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In 1924, 16-year-old Michelle Tisseyre stood at a crossroads in her life and looked to her father, John G. Ahern, for guidance. He told her that she could do as so many young women of her generation did; have a coming out ball, get married and settle into the domestic life. Or, he suggested, she could go to university and get an education because, "You never know what might happen." Between her enrollment as an Arts undergrad in 1936 and her eventual graduation some 70 years later, something did happen — something called life. And, oh, what a life it has been.
Tisseyre's initial studies in history and philosophy lasted but a year before she left school to get married, moved to the Laurentians and had her first of five children. That year proved invaluable when, in 1941, her husband was shipped overseas to fight. "I had never been on my own until I went to McGill," she remembers. "It taught me how to fend for myself."
Suddenly a single mother with little income, Tisseyre applied to the CBC for a job because so many journalists were in Europe working as war correspondents. Perfectly bilingual, she not only passed the auditions, but excelled in a male-dominated newsroom to become the first female to anchor the "Grand Journal" newscast.
War's end did not usher in the anticipated period of renewal for many couples divided so long by the yawning chasm of the Atlantic Ocean. Tisseyre and her husband applied for a divorce — among the first French Canadians to do so, and needed a special bill passed in Senate in order for the marriage to be dissolved.
Continuing her career as a broadcast journalist, she met Pierre Tisseyre, a Belgian officer who had emigrated to Canada after his release from three years of captivity in a German POW camp. In 1948, they wed, forming a 48-year bond marked by love and unbridled creativity. "Pierre was always so enthusiastic about everything I did," she says. "He gave me confidence to try new things."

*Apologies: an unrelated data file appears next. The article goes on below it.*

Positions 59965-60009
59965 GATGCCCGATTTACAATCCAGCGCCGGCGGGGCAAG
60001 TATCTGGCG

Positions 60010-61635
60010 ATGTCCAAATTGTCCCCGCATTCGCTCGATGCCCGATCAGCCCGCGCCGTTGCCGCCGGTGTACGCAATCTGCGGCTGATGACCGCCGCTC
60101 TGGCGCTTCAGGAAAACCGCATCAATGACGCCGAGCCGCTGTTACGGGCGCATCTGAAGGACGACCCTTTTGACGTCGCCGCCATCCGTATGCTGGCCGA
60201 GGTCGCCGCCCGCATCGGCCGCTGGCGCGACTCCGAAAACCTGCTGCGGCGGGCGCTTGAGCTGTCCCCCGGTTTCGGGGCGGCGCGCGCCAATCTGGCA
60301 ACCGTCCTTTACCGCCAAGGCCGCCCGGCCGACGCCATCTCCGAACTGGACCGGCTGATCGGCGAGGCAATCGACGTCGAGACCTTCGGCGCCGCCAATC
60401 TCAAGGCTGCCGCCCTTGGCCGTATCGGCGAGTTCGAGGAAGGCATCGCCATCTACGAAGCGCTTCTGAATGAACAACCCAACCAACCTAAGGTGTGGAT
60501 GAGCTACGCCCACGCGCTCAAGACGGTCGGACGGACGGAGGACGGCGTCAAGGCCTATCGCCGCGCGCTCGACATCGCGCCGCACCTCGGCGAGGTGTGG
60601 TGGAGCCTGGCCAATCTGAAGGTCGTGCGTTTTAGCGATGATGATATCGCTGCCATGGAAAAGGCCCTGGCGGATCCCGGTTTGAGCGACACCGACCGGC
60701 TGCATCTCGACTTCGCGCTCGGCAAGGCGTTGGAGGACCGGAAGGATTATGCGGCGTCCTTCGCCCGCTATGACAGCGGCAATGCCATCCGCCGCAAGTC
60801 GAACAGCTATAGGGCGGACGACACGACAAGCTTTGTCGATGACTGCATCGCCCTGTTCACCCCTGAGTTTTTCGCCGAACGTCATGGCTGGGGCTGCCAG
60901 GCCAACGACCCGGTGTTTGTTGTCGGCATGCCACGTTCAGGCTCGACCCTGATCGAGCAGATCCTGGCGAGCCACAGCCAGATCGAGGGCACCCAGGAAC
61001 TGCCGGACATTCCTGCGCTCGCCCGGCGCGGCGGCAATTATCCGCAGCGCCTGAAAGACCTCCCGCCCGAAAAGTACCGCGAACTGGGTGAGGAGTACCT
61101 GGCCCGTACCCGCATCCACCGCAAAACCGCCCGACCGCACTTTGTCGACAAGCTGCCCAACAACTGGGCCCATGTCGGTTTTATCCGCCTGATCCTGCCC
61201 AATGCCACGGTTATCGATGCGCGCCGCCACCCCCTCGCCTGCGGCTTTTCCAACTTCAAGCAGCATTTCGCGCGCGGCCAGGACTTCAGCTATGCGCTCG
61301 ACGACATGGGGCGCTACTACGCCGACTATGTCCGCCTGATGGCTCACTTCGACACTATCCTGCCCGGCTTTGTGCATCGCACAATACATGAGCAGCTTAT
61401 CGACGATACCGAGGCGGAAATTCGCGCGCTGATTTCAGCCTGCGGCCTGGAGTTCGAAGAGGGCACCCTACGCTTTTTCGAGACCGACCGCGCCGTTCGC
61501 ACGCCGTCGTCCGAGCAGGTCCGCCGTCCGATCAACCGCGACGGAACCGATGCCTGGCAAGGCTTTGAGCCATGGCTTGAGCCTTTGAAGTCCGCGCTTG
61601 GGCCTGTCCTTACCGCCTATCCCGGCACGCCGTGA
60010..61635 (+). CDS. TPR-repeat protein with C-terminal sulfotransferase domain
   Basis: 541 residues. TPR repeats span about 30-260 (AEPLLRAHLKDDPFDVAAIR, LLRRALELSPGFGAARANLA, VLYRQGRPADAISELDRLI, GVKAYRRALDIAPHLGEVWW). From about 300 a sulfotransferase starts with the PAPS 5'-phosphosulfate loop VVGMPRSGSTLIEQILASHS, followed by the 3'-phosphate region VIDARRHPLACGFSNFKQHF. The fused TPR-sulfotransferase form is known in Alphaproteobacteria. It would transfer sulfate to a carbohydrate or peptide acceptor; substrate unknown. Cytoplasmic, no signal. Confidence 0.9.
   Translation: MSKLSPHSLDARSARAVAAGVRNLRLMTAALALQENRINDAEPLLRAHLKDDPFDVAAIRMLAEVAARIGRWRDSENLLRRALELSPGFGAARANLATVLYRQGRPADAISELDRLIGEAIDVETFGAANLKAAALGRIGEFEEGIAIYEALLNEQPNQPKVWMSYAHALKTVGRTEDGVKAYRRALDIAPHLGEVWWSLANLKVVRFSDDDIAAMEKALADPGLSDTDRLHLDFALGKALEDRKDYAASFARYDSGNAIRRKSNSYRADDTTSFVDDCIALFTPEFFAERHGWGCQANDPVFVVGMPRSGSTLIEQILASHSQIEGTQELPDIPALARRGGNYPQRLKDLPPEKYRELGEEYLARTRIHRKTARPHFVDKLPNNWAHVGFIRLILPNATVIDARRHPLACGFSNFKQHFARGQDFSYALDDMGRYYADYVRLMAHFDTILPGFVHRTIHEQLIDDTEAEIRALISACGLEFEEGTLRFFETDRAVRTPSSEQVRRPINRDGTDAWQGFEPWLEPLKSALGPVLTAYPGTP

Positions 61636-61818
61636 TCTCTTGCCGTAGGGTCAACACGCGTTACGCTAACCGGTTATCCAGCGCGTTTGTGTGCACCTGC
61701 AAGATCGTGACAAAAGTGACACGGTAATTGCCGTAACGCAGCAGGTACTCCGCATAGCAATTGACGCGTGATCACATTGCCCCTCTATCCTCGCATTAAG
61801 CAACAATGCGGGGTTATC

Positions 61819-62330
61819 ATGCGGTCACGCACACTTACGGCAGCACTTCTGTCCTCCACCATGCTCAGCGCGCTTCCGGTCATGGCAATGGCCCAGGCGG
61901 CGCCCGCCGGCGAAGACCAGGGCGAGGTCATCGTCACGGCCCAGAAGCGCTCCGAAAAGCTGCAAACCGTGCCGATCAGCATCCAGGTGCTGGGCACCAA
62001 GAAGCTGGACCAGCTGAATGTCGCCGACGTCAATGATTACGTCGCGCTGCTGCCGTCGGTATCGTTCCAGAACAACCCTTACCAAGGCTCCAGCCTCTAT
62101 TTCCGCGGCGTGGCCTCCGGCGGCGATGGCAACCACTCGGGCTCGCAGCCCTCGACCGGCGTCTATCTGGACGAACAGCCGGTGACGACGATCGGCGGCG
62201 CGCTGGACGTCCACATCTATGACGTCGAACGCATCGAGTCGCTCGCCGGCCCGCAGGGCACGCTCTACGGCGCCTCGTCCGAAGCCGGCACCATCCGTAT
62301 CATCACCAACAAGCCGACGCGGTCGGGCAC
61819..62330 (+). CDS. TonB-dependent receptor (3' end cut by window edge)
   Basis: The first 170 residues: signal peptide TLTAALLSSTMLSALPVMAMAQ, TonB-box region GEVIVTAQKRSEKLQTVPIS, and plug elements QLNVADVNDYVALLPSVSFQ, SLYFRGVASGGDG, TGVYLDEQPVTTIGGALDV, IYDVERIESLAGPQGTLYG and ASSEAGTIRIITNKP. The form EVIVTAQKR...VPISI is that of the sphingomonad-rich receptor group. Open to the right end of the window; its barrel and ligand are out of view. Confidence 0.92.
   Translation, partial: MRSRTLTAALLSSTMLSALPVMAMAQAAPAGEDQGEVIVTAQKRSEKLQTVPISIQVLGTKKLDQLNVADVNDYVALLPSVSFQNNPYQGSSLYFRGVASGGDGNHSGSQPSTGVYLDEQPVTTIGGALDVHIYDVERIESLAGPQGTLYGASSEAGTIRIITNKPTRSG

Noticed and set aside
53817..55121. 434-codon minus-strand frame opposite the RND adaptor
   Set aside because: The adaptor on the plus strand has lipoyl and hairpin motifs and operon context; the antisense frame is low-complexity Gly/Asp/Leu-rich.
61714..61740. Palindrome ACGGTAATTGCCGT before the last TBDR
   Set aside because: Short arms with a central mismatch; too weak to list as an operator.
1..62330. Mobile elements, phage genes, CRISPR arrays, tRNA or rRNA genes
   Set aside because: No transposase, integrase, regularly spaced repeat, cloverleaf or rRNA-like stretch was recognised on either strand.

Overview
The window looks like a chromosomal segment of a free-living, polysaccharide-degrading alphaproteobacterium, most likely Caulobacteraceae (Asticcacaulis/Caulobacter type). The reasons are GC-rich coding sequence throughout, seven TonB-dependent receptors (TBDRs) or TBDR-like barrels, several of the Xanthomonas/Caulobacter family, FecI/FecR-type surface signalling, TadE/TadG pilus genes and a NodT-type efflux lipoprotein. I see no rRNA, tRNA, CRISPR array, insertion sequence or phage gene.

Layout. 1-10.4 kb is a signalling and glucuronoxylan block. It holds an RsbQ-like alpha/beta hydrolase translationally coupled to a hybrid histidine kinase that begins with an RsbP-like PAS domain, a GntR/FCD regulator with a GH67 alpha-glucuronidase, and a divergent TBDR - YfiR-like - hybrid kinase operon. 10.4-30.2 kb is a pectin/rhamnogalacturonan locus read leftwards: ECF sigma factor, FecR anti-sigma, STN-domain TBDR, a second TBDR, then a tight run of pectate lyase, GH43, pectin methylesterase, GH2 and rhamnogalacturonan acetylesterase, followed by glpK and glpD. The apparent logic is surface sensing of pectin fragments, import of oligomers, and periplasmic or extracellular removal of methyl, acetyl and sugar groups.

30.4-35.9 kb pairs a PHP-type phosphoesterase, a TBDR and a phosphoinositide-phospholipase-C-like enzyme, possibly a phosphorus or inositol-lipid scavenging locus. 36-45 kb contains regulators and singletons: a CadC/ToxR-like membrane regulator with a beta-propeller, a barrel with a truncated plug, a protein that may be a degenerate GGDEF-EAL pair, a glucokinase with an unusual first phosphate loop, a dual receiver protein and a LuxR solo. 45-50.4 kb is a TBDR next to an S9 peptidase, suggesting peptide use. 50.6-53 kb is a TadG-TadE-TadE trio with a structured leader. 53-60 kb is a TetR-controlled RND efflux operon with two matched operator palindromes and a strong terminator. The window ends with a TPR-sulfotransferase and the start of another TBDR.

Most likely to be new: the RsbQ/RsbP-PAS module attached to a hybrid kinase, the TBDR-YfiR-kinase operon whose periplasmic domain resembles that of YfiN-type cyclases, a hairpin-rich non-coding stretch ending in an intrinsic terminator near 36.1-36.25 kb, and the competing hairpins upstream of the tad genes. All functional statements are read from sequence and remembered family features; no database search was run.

In 1953, Radio-Canada hit the television airwaves. Hosting Rendez-vous avec Michelle, Canada's first-ever talk show, Tisseyre became a household name for the on-air flair that would become her trademark. In one pre-arranged stunt, the slender Tisseyre ended an interview with a 6'4" judo world champion by tossing him over her hip when he became belligerent.
Her showmanship made her a natural as host of Music-Hall, the province's first large-scale variety show. Attracting the top French stars of the era, including Edith Piaf and Charles Aznavour, she went head-to-head with Ed Sullivan, whipping the legendary impresario regularly in the Quebec ratings.
She continued her trail-blazing ways as the co-host of Radio-Canada's first major daily public affairs program, Aujourd'hui, which ran from 1962-70.
Then, in the early 1970s, Tisseyre made a career change. While convalescing from crippling arthritis, she came across the writings of Morley Callaghan and was enthralled. "I called him up right away and said 'I've just discovered you. Please, please, please can I translate you?'" Tisseyre and her husband founded La Collection des deux Solitudes in order to translate iconic English Canadian authors such as Callaghan, Margaret Laurence, W.O. Mitchell and Robertson Davies for French readers. She went on to be named an Officer of the Order of Canada for her publishing work.
Of the celebrities she has met during her storied career, Tisseyre remembers Piaf for always being wrapped up in bulky sweaters to ward off her painful rheumatism and Callaghan for always calling her "my Irish girl." "Most celebrities at that time were so simple, so unassuming," she says. "But it has become a mad, mad world today."
Following her husband's death in 1995, Tisseyre decided to return to McGill to complete her BA. Enrolled in Honours Italian with a minor in Art History in 2001, Tisseyre admits that she felt some trepidation. "I was afraid that the young people would look at me and say 'Who is this old dame?'" When things got hairy during exams, Tisseyre was able to commiserate with her granddaughter Sacha, a commerce undergrad slated to graduate in 2007.
The decades between classes had done nothing to dampen her spirit or ability to fit in. "I've felt comfortable right from the start," says the grandmother of 28 and great-grandmother of 10. "It's been just wonderful having people come up to me and say 'I want to be just like you when I get older.' Isn't that nice? Older, not old."
At Convocation, when the 88-year-old walked across the stage of Salle Wilfred Pelletier with the help of a cane, her grey hair standing out against the jet-black gown, the entire room stood for an extended ovation. "It was very emotional for me," says Tisseyre with a smile. "Especially since it was started by the younger people." In many ways, the warm reception marked the closing of a circle. If the rest of Tisseyre's life is any indication, she had already started tracing a new one long before the applause had faded away.